In Germany.

In Germany

In Germany major parts of the minority policy is decided not by the federal bodies but by each German state. Besides three of the four recognized minorities in Germany are present only in one or two states – Danes in Schleswig-Holstein, Friesians in Schleswig-Holstein and Lower Saxony, and Sorbs in Brandenburg and Saxony. Only the Sinti & Roma live more widespread in the country.

Furthermore, education and culture – policy issues that are in close connection with the minority policy – are all decided by the states without any federal interference. (For a closer look at the political and administrative bodies of Germany please check out

In Schleswig-Holstein the SSF represents the Danish minority at official events in close cooperation with the SSW – the political party. Minority politicians have achieved that Schleswig-Holstein contributes to Danish nurseries and to the cultural work performed by the SSF. Additionally, Schleswig-Holstein in 2015 decided a linguistic policy aiming to promote the use of the Danish language in Schleswig-Holstein.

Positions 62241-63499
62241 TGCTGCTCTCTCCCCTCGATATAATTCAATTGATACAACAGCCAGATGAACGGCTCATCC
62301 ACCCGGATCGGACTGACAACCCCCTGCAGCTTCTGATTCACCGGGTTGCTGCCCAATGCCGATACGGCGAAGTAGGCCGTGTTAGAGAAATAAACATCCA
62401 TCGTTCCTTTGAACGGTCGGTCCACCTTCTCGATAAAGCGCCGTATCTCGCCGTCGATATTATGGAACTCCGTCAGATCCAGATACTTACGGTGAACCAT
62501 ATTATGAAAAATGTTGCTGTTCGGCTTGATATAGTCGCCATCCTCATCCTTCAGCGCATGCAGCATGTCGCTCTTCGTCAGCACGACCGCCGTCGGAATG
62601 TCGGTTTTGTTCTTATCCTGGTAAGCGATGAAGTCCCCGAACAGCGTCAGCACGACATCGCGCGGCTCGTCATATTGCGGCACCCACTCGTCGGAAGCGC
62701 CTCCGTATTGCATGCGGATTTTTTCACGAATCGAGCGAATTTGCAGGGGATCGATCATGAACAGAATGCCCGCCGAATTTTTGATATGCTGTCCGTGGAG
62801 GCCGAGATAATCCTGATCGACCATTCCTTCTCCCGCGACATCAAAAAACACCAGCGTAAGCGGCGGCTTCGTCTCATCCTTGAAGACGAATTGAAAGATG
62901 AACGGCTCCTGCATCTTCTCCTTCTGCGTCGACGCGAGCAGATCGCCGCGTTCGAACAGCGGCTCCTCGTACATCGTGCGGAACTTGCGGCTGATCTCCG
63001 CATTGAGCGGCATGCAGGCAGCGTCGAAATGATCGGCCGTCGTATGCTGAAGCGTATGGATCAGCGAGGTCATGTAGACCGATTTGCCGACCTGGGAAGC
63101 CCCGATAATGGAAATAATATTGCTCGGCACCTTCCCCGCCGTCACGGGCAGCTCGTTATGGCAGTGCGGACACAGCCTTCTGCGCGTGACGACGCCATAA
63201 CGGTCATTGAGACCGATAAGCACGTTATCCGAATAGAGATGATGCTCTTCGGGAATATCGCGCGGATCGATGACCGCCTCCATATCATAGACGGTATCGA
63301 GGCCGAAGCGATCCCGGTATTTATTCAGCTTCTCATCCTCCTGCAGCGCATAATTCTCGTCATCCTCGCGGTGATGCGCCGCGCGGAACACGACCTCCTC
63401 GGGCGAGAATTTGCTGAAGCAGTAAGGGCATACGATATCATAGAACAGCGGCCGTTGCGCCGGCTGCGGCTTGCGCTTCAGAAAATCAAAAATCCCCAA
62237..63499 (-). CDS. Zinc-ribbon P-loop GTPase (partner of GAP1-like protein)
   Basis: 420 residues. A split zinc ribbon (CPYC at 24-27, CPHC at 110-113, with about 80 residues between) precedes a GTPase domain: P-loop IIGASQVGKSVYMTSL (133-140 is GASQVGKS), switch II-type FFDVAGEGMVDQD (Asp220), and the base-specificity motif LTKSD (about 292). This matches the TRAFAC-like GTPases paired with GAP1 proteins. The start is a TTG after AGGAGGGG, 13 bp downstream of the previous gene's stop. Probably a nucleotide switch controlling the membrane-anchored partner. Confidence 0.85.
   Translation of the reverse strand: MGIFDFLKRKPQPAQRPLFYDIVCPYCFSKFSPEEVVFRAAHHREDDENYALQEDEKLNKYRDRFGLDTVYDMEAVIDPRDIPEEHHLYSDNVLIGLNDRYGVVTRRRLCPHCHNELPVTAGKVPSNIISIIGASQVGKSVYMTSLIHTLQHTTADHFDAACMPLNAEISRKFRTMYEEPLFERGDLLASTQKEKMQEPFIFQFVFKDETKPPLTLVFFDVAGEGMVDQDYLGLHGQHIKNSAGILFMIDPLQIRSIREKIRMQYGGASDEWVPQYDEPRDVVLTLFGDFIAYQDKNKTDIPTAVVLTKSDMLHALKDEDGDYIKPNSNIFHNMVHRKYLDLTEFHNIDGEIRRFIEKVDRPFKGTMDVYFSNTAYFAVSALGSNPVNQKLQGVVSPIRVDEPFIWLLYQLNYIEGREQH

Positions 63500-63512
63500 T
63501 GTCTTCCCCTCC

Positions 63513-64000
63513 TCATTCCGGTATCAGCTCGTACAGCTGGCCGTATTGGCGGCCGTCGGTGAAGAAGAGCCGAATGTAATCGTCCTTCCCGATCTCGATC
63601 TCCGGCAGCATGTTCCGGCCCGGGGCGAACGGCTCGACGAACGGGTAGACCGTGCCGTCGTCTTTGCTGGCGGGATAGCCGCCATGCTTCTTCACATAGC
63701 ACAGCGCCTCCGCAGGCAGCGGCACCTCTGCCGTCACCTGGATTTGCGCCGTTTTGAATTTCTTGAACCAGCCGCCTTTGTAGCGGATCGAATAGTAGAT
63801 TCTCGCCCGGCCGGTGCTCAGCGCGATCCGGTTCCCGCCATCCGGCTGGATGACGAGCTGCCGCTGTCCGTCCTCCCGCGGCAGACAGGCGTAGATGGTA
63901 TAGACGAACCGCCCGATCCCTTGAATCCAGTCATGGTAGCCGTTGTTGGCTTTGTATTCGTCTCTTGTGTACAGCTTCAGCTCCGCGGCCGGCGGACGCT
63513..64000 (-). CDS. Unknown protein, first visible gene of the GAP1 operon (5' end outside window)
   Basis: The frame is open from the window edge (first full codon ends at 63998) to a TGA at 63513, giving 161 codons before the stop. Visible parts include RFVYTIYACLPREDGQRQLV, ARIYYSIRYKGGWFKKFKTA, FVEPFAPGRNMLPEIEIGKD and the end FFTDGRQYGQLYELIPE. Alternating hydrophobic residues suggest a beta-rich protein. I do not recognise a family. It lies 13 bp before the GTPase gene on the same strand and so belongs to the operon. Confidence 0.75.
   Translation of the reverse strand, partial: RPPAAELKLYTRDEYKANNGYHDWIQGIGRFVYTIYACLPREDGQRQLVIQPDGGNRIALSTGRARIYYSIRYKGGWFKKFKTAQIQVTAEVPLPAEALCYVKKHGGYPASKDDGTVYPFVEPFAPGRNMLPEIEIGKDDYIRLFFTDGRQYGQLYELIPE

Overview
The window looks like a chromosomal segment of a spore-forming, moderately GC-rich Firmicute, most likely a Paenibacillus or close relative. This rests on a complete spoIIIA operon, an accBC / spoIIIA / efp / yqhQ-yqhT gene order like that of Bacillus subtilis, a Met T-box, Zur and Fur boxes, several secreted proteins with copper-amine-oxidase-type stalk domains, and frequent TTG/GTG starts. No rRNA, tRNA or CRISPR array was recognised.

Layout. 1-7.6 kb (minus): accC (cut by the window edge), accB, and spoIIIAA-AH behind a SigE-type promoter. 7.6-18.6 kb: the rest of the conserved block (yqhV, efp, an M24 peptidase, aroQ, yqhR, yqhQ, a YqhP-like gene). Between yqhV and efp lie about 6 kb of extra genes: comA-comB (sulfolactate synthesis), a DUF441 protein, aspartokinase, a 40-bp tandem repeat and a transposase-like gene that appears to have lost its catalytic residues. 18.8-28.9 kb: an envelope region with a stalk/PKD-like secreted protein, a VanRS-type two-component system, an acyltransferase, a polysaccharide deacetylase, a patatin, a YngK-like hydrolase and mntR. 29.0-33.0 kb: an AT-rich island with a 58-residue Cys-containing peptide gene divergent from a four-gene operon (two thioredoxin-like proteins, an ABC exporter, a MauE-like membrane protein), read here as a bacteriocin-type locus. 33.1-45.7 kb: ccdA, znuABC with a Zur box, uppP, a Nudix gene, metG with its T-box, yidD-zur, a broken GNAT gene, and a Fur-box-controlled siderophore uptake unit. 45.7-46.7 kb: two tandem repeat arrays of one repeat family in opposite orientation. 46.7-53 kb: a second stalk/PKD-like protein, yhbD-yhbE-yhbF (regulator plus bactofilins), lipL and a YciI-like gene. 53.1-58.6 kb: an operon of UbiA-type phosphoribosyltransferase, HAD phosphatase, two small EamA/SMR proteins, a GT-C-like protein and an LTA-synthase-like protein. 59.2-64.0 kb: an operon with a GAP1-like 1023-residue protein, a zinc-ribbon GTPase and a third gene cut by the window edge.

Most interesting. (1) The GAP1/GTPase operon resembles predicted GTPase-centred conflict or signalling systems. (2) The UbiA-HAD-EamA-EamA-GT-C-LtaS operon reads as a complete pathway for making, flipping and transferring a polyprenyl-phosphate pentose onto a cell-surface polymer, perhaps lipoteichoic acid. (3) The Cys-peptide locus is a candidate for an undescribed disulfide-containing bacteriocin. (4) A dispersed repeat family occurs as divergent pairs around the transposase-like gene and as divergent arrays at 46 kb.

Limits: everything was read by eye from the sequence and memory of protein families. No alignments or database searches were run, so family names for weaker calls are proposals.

The SSW has councilors in the tree counties in South Schleswig in the two major cities and in 68 municipalities. 176 local and regional politicians work hard to ensure that the minority has equal rights also on the local and regional level. 

Schleswig-Holstein as well as the federal government have appointed commissioners responsible for contact and cooperation with the minorities. 

The SSF is member of the German "Minority Council", in which all four autochthonous minorities in Germany cooperate and advocate common minority issues towards the federal government and parliament.